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A menu mystery of mammoth proportions uncovered by DNA

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Portrait of assistant professor Jessica Glass
Jessica Glass
Assistant Professor
UAF-College of Fisheries and Ocean Sciences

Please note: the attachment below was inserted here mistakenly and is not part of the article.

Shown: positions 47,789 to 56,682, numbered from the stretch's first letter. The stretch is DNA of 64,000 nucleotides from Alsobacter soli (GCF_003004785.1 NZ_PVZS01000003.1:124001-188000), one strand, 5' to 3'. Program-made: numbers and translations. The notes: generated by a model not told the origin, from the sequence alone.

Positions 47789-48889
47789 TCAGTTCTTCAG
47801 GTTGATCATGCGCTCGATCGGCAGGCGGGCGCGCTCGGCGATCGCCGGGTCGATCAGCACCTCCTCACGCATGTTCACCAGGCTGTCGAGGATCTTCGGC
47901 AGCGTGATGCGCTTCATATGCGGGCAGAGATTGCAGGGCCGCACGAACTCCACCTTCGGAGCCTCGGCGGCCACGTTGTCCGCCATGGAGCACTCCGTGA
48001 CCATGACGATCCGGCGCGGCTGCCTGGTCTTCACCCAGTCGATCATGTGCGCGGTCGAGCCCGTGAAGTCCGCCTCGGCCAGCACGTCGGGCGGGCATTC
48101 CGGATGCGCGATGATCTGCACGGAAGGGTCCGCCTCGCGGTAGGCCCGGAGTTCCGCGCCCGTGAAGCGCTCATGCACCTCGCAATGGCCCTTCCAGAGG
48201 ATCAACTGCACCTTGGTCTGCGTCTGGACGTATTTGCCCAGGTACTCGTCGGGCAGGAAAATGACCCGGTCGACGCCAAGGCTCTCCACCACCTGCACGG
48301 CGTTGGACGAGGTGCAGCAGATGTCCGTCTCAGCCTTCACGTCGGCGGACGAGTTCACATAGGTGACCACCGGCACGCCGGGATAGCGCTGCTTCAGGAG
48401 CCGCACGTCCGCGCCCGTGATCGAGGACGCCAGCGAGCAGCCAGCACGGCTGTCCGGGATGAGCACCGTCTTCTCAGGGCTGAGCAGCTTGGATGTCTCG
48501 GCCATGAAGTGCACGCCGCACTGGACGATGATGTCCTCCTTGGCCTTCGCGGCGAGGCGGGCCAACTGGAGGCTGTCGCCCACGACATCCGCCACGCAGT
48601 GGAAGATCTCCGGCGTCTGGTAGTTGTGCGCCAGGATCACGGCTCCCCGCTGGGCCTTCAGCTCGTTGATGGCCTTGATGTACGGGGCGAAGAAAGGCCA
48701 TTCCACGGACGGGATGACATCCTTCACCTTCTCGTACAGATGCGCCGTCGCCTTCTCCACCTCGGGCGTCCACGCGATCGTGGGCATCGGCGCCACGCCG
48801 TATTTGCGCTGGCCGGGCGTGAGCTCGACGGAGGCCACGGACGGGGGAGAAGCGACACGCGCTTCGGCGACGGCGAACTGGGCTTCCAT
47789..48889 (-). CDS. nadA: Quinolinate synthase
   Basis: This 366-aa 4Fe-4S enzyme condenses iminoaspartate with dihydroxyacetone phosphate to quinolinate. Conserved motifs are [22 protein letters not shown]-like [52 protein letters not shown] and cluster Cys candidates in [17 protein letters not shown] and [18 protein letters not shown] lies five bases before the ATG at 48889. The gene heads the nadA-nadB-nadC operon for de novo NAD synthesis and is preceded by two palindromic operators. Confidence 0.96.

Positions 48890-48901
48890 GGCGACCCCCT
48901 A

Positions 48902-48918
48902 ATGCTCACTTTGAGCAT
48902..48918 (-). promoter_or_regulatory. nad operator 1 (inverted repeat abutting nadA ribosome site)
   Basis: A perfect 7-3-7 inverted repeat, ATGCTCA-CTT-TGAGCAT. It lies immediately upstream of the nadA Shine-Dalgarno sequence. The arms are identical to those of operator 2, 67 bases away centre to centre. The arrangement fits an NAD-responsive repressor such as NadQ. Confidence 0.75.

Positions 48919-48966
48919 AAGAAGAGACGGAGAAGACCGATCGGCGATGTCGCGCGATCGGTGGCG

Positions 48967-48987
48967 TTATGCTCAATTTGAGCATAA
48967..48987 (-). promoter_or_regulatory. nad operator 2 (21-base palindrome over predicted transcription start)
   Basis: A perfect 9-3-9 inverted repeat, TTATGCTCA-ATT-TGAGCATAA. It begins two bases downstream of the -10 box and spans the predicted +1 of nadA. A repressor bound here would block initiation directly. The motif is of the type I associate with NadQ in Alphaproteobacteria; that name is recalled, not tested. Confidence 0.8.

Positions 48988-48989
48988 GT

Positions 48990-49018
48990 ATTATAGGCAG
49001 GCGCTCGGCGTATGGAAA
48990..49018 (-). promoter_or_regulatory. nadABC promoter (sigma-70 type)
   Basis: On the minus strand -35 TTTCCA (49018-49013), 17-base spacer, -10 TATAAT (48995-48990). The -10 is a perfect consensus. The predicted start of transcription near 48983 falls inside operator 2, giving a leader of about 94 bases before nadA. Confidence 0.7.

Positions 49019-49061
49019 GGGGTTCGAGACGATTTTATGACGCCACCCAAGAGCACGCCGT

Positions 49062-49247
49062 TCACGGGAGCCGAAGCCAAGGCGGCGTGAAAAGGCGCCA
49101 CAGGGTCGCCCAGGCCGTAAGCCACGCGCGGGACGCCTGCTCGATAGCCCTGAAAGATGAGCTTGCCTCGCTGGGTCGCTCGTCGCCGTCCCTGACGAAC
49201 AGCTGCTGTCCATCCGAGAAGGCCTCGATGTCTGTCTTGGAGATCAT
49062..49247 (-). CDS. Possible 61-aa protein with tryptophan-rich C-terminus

Accounts of woolly mammoths preserved so well in ice that their meat is still edible have a long history of intriguing the public and influencing paleontological thought on Quaternary extinctions and climate. Famously, scientists and explorers from all over the world purportedly dined on frozen mammoth from Alaska in 1951 at The Explorers Club in New York City. This event became an enduring legend and popularized traditions of eating rare and exotic food that continues to this day. The Yale Peabody Museum holds a sample of meat preserved from the 1951 meal, interestingly labeled as a South American giant ground sloth (Megatherium), not mammoth. We used ancient DNA to verify its identity, which if genuine, would extend the range of Megatherium over 600% and alter our views on ground sloth evolution. Tune in to learn about the biggest culinary mystery of the 20th century and the power of DNA to solve questions of the past, present and future.


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